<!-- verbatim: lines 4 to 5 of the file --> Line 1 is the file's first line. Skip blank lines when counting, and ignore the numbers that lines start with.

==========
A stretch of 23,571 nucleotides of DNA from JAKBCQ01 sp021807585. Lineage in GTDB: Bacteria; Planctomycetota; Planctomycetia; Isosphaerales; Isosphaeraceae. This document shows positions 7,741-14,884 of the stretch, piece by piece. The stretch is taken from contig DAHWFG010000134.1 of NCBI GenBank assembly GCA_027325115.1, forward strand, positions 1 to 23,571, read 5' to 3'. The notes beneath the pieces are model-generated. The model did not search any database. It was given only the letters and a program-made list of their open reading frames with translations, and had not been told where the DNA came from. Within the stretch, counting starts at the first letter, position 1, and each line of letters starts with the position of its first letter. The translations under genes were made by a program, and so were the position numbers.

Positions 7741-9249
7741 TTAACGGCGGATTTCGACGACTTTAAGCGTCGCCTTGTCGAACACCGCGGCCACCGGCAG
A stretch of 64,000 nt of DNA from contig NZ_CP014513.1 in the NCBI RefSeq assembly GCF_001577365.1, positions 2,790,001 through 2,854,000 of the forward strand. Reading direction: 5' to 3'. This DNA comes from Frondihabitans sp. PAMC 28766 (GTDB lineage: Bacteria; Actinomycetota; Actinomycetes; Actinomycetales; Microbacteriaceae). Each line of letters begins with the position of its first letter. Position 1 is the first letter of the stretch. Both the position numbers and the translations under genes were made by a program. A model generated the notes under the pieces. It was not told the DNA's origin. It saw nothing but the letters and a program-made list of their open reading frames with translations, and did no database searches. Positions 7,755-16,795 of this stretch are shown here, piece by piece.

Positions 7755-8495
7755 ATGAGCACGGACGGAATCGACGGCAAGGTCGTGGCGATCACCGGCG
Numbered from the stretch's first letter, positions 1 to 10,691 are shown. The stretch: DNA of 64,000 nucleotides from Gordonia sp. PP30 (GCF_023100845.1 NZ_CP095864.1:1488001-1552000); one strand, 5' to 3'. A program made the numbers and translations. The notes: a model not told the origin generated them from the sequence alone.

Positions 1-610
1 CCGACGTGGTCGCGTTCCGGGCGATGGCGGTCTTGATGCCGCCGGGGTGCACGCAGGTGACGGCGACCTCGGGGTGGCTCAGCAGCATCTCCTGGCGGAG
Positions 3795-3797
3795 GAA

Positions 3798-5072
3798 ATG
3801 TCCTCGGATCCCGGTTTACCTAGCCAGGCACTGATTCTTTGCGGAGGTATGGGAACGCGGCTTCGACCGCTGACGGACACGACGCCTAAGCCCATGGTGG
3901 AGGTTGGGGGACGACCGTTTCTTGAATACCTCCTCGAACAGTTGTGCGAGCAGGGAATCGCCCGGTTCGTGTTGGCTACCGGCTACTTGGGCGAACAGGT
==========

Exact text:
A stretch of 64,000 nt of DNA from contig NZ_CP014513.1 in the NCBI RefSeq assembly GCF_001577365.1, positions 2,790,001 through 2,854,000 of the forward strand. Reading direction: 5' to 3'. This DNA comes from Frondihabitans sp. PAMC 28766 (GTDB lineage: Bacteria; Actinomycetota; Actinomycetes; Actinomycetales; Microbacteriaceae). Each line of letters begins with the position of its first letter. Position 1 is the first letter of the stretch. Both the position numbers and the translations under genes were made by a program. A model generated the notes under the pieces. It was not told the DNA's origin. It saw nothing but the letters and a program-made list of their open reading frames with translations, and did no database searches. Positions 7,755-16,795 of this stretch are shown here, piece by piece.

Positions 7755-8495